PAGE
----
Drug Pricing Is Important, but the Need for Scientific Innovation is Greater
The price of prescription medications and life-saving drugs continues to be a hot issue for the general public, as well as politicians hoping to score support among concerned voters.
In recent weeks, President Donald Trump has scolded Pfizer for its second round of price increases this year – increases which the company later walked back following the public dressing down. In the wake of that, several other companies also announced plans to limit price increases. But a fixation on price is distracting from the bigger picture of health care, Regeneron’s George D. Yancopoulos and Leonard Schleifer argue in a Forbes article.
Yancopoulos, Regeneron’s founder and chief scientific officer, and Schleifer, chief executive officer, argue in the article that while drug affordability is important, the single-minded argument detracts from “the overwhelming health care crisis facing our society” and creates a negative image of an industry that provides substantial benefits to society. The two Regeneron executives noted that there is noteworthy concern over the aging population and “other lifestyle considerations” in the United States. Yancopoulos and Schleifer posited that within the next few decades, there will be approximately 20 million Americans with Alzheimer’s disease and more than 50 million people with Type 2 diabetes. Additionally, the two said more than one-third of the U.S. population will be considered obese. Add those predictions with the continued concern of cancer and heart disease, and Yancopoulos and Schleifer said these diseases will lead to “an unfathomable social and economic burden.”
“Imagine the cost of institutionalization of millions of dementia patients or the cost of transplant and amputation surgeries for the obese Type 2 diabetic population,” they argue in the Forbes piece. “Innovative new treatments are one of the few hopes for curtailing this growing burden of disease. The dollars we are talking about in today’s drug pricing debate may eventually be considered a rounding error compared to what’s at stake in the future.”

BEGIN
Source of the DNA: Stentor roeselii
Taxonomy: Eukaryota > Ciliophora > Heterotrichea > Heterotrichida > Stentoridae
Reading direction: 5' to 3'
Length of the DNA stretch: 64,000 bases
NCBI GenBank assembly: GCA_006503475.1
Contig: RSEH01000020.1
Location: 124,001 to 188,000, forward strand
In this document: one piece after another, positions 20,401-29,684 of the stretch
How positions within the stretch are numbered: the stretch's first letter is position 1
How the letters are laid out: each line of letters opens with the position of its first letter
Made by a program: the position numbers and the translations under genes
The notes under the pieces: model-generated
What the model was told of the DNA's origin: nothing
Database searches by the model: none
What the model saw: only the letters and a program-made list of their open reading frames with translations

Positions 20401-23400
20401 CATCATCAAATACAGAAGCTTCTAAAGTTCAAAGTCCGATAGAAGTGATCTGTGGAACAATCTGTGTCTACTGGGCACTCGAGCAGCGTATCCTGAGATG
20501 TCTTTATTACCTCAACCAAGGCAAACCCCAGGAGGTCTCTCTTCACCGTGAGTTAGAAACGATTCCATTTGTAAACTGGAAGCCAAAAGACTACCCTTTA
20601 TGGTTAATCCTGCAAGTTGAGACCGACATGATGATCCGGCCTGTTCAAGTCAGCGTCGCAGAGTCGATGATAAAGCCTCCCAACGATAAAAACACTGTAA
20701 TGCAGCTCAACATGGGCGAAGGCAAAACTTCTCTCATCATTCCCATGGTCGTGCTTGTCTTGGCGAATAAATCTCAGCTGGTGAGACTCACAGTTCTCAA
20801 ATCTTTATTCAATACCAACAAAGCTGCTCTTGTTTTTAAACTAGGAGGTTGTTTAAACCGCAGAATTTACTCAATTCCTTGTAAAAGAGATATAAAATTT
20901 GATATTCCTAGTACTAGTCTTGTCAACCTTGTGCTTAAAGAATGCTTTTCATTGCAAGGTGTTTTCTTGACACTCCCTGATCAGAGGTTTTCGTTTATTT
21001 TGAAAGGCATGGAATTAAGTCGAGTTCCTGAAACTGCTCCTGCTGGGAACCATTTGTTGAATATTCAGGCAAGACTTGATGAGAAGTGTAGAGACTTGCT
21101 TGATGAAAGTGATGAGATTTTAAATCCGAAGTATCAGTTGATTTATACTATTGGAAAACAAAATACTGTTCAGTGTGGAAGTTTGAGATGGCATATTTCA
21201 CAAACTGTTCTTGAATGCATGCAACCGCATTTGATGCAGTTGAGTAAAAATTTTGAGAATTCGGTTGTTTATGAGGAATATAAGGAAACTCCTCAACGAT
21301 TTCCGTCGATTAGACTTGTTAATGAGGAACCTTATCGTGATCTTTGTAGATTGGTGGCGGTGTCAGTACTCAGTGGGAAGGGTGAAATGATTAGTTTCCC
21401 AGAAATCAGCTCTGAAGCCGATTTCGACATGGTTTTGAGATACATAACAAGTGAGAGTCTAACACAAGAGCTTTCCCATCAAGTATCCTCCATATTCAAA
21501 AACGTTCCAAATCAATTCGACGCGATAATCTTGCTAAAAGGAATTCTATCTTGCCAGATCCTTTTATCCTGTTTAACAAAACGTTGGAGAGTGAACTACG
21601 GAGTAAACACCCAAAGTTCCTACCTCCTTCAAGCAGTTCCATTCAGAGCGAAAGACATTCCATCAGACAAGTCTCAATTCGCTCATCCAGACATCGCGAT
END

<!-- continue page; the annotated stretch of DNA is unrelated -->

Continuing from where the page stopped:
The Regeneron executives said coming up with and developing new innovative treatments for major diseases is not an easy undertaking. Despite the amount of money invested and the number of talented scientists working on potential treatments, Yancopoulos and Schleifer said there are only a small number of developments that could be considered “first-in-class” treatments each year. Without innovative medications to treat the growing medical concerns related to dementia, oncology or cardiovascular issues, it may be a losing battle for potential treatments.
The two stressed the need for more people to enter the various professional scientific fields in order to spur the development of new treatments for multiple diseases. Those who do venture into the sciences require financial support through investments in early stage research. They argued that the “best young minds” need to be encouraged to pursue the sciences and be supported by a society that “celebrates, supports, invests in, and rewards their efforts to use the power of science to solve our world’s most important challenges – from healthcare to climate change.”
“We believe a culture that reveres science, that celebrates and rewards major advances, and that provides incentives for true innovation is our only hope for the future,” Yancopoulos and Schleifer said.
While companies should engage in responsible pricing of their medications, which the two Regeneron executives pointed to some of their own pricing measures, they argued that the higher prices people complain about are tied to the patent system. Those patents are only limited to a handful of years, the Regeneron executives said. Schleifer and Yancopoulos go a bit further, pointing to the Founding Fathers of the United States as promoters of patents. They said the Founders established the patent system in the Constitution as “an essential means to promote the innovation necessary to sustain a thriving society.”
While the price of drugs is important to people, there is a cost to innovation, which is also important, the Regeneron executives said. In their piece, Yancopoulos and Schleifer pointed to some of the investments that Regeneron is making into its R&D efforts, including the construction of a big data health records resource of more than 500,000 people, and the $100 million the company spends on its annual Regeneron Science Talent Search for high school students.
The urgent need for innovation in the sciences is why the idea of drug pricing should not be the main focus of the conversation in the pharma industry. A sole focus on price and the ultimate ridiculing of the industry will likely cause bright future scientists who could develop a cure for diseases to choose another profession and lose that potential societal benefit, they argued.